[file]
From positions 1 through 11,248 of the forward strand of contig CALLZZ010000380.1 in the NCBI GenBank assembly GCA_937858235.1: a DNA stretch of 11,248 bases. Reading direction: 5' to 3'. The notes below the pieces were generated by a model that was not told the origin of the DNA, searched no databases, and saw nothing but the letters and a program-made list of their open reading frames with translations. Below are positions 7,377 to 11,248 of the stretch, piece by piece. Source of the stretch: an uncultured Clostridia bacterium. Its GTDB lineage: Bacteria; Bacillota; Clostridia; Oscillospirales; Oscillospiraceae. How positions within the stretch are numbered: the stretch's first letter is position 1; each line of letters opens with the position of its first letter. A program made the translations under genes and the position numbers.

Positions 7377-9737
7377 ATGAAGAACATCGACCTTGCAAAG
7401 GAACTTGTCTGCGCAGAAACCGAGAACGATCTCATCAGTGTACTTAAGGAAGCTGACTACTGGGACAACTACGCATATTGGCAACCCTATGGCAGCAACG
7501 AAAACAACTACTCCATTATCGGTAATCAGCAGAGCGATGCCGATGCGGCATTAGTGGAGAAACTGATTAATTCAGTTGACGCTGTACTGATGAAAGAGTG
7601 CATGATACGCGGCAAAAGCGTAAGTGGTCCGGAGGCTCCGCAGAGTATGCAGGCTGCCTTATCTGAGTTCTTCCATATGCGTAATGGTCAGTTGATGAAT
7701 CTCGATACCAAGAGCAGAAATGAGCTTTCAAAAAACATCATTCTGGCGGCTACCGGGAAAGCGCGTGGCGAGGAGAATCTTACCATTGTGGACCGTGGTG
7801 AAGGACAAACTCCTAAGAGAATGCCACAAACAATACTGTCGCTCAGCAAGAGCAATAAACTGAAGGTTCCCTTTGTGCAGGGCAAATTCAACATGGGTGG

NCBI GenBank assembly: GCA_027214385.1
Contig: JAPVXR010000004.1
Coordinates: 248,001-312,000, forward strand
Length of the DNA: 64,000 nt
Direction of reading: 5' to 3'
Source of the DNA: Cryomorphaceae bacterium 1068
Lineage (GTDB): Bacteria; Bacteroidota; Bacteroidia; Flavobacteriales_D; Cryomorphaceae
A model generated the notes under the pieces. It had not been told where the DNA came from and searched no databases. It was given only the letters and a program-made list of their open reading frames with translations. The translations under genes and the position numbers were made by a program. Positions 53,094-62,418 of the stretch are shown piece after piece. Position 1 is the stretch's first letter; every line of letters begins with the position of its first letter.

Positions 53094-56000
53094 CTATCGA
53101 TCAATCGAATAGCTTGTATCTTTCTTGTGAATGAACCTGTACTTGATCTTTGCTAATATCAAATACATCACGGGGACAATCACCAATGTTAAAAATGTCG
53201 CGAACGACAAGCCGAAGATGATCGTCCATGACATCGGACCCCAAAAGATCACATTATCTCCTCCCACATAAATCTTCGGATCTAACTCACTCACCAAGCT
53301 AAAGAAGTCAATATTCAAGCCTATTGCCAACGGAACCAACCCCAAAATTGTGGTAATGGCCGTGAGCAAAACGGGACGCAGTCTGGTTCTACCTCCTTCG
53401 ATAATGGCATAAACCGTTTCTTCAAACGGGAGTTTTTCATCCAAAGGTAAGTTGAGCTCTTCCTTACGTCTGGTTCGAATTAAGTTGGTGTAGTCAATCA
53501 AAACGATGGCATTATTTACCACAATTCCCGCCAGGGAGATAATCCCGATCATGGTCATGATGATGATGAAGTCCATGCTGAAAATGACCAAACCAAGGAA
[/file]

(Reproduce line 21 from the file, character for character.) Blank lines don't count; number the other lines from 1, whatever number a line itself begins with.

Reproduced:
53301 AAAGAAGTCAATATTCAAGCCTATTGCCAACGGAACCAACCCCAAAATTGTGGTAATGGCCGTGAGCAAAACGGGACGCAGTCTGGTTCTACCTCCTTCG